“I’ve seen 14 year olds not sleeping for days because they’re not just thinking about climate change, but working on campaigns,” agrees Abhay Singh Sachal, 22. He got his start as a climate advocate at the age of 14, joining an expedition to the Arctic. He now focuses on the intersection of climate and mental health. “Burnout is very characteristic of the youth climate space.”

Progress can be slow and frustrating. The community is small, especially in Canada, and can feel competitive at times, even though people are working toward a common goal. And of course, the stakes are, as Sachal says, “life and death.”

What might not be immediately apparent to those who are young and fresh to a movement, is that for generations, people working to build a better world have struggled with these feelings, and there are lessons to draw from their experience.

At 23, Zain Haq already feels like a movement veteran. His direct action work with Save Old Growth in British Columbia landed him in jail and immigration detention. Lately, he’s been turning to the writings of Gandhi. “What I really find inspiring about someone like Gandhi is he seems to have gone through life with a deep sense of humour. In pictures, you always see him laughing and playing with children.” By learning about nonviolence as a spiritual path, Haq has been able to detach somewhat from the outcomes of his activism and cultivate patience.

“When people are young, I think there’s a high likelihood of thinking we’re invincible and we have to get things done right now. But most of the time, we have to be willing to live our whole life dedicated to something.” He’s interested in being part of a climate movement that prizes “sociability,” people caring for each other, sharing meals and celebrating together.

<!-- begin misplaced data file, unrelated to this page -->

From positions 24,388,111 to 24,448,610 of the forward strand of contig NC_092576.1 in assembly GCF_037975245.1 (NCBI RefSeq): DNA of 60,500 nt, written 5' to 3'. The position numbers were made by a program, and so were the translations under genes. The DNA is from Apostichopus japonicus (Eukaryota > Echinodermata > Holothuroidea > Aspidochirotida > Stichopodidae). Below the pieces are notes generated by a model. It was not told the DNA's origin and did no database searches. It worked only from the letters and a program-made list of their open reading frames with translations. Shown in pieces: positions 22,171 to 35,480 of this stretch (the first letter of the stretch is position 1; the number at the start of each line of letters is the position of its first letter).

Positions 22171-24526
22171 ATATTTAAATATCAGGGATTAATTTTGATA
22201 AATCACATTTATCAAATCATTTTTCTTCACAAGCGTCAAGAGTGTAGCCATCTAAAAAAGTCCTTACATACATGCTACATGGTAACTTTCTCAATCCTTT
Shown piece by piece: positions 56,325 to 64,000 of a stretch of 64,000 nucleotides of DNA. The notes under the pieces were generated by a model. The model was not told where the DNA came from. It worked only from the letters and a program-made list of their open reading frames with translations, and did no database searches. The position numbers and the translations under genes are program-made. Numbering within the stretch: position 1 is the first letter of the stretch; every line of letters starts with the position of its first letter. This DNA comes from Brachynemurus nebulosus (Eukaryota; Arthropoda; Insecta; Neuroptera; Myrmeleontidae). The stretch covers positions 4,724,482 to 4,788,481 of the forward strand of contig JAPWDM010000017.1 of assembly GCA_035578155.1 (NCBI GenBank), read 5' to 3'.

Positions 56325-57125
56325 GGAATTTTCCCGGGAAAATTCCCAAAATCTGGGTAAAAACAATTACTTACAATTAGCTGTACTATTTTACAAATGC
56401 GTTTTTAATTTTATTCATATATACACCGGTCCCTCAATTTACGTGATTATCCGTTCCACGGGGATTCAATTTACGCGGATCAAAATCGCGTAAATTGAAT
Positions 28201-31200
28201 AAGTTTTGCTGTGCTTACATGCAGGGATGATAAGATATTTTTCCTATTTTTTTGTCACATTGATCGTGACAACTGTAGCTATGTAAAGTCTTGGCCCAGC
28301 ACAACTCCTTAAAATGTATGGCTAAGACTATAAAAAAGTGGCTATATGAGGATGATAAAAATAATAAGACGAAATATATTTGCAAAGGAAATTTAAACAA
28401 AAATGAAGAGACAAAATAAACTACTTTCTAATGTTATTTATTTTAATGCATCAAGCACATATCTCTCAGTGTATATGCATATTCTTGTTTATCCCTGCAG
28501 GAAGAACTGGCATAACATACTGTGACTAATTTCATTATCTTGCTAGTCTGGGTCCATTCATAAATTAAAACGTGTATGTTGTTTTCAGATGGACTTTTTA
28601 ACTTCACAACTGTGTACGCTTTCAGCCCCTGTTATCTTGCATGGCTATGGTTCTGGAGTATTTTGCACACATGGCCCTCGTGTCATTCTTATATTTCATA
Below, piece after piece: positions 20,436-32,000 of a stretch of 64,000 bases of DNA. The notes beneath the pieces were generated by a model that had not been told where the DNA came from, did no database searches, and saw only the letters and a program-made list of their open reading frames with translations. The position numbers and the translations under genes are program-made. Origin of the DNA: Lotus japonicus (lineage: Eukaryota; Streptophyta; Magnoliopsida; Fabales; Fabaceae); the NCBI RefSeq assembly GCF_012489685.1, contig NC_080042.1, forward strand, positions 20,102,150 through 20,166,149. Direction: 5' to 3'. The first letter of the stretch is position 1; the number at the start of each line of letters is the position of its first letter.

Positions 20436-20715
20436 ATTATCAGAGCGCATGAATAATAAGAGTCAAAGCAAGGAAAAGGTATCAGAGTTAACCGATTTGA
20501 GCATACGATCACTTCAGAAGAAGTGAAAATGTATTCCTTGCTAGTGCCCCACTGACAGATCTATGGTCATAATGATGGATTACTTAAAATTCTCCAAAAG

Faisal came to a similar conclusion. After the pandemic, she hit a turning point in balancing climate action and mental health. Old tactics felt stale and “stuck,” she said, and produced diminishing returns. She proposed that instead of another strike or march, her group, Sustainabiliteens, throw a “climate block party.”

“We wanted it to be a celebration of community, people coming together and celebrating wins, free food, artists, music, things that would bring people together. I think that's what the climate movement has been missing for so long. At the end of the day, it’s a people’s movement.”

She got pushback. But she and her friends persisted and the event was a great success.

“This crisis is caused by systems of oppression and you can’t dismantle it using this grind mentality, like work and work and work,” Faisal says. “You have to centre love and hope and joy if you want to build a movement that has those ideas at its core.”

Updates and corrections

| Corrections policy
April 18, 2024, 01:42 am

This story has been updated to clarify some of Zoha Faisal's remarks.

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Heck, as an older senior I get burnt out just reading about or hearing the flim flam our youth and all population are subjected to. And as I am not a social media participant, I know it is much worse there. Just from what I hear! Every 2 months I take a break from all the bee sss and stick to fiction reading. Mind so much of social media and political posturing is fiction anyway